(this is follow on 3 of at least 4 from the original Hyperceptivism blog)
I want to revisit the not just blue skies discussion I began earlier, exhibiting how twilight appears when capturing unseen radiance that exists in the sky. Most photographers, as I said before, know that a polarizer can increase contrast and deepen the blue in the sky. One could use Photoshop to do it, but it is unnecessary work. Here is a comparison most can relate with. This pair of photos taken at Bryce Canyon National Park shows the scene without and with using a polarizer.
The contrast not only in the sky is apparent, but the sky radiance is darkened and the exposure range decreased. The slightly longer exposure thus captures more radiance in the shadow, as well as slightly more contrast in the rocks. One could spend time in Photoshop getting all these benefits, but again, using a polarizer is much easier.
Likewise, shooting near infrared is much easier than trying to get the effect in Photoshop. The dark sky, bright foliage and contrast of infrared is a very difficult thing to mimic in software. I've never seen faux Photoshop infrared appear just like a true IR photo, especially the color variety.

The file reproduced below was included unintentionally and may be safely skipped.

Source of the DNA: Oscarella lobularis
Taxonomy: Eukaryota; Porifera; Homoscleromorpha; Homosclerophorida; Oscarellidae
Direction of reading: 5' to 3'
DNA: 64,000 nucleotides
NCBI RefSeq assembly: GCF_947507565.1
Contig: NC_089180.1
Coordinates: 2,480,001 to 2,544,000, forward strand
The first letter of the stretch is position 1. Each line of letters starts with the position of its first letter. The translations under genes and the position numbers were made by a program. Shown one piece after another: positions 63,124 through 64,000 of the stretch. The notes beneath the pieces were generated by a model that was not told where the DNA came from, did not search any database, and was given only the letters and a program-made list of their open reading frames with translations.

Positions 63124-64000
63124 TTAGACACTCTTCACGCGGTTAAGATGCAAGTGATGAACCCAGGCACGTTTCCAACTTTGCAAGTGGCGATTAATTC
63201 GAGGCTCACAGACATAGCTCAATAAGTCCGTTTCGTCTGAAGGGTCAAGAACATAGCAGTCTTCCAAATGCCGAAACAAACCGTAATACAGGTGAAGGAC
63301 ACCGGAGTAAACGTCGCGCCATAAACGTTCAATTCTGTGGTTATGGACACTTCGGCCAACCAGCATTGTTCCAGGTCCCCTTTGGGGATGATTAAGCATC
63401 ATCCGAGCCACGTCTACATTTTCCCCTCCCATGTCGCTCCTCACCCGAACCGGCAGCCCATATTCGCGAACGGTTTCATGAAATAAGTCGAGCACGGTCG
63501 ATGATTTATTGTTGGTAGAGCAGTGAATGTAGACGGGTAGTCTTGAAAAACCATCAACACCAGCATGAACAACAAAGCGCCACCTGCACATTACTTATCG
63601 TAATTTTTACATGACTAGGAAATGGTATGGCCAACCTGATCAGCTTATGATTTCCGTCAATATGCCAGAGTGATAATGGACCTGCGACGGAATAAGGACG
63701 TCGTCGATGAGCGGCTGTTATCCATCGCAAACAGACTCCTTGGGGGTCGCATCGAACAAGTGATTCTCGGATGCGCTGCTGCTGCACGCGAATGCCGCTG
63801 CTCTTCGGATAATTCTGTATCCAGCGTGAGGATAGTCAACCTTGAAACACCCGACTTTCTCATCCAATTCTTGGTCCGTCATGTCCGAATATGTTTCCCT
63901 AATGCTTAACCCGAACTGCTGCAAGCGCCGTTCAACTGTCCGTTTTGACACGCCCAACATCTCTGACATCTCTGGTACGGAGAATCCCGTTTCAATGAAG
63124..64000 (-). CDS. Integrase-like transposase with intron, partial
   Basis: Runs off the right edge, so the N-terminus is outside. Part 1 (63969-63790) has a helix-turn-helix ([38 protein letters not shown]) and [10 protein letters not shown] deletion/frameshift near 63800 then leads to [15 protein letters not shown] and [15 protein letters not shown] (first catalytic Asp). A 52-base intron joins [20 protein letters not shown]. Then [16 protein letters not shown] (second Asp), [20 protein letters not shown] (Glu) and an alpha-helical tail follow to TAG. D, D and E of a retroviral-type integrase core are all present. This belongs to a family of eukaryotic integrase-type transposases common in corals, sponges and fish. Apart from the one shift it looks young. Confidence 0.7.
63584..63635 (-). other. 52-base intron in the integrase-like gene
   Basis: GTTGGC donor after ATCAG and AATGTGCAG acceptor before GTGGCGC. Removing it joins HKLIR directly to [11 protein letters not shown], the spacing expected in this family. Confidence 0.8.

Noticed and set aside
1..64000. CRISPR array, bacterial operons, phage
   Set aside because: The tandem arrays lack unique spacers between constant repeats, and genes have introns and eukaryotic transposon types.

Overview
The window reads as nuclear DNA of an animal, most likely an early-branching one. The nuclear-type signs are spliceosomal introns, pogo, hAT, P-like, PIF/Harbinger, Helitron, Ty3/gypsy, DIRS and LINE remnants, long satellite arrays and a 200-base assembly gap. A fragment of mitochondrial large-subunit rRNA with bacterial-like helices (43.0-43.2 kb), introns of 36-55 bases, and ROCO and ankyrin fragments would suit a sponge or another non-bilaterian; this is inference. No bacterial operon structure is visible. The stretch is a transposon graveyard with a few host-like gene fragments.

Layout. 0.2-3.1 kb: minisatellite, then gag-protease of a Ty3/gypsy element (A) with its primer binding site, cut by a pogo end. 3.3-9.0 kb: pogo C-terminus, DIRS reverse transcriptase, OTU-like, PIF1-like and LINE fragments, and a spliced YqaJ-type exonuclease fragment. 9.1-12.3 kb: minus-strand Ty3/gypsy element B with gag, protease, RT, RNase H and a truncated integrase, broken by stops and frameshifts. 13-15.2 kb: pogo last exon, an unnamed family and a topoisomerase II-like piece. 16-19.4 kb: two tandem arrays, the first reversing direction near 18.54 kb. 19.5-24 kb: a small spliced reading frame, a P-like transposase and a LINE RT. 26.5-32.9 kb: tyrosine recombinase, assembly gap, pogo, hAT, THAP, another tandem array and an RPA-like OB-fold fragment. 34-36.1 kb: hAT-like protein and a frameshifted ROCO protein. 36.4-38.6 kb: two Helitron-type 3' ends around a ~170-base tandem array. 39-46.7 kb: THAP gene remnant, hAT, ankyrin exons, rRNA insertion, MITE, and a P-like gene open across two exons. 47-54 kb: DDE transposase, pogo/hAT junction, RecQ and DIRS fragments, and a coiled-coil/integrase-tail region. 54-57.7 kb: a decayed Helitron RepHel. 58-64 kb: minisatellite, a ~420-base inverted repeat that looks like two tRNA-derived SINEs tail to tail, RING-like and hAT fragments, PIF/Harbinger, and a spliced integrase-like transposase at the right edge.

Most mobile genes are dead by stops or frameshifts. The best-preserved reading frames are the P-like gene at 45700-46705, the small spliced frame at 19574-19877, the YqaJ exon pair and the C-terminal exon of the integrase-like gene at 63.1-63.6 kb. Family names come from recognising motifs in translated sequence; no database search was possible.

Lastly, using particular filtering, one can achieve beautiful skies. A comparison of the sky without filter and captured through hyperceptive filtering is shown below.
With hyperceptive filtering
No filter (admittedly, my WB was off)
Please enjoy more of these skies, taken the last week of April to early May. Only auto-levels, resize and adding a signature are the changes to these shots out of the camera. I hope to capture a thousand of them this month.
And lastly, because it evokes a sense of cosmology, my favorite of the week:
(Look at the sky right behind the trunk of the tall middle tree, and tilt the monitor side to side--it almost looks 3D. Or are my eyes playing tricks?)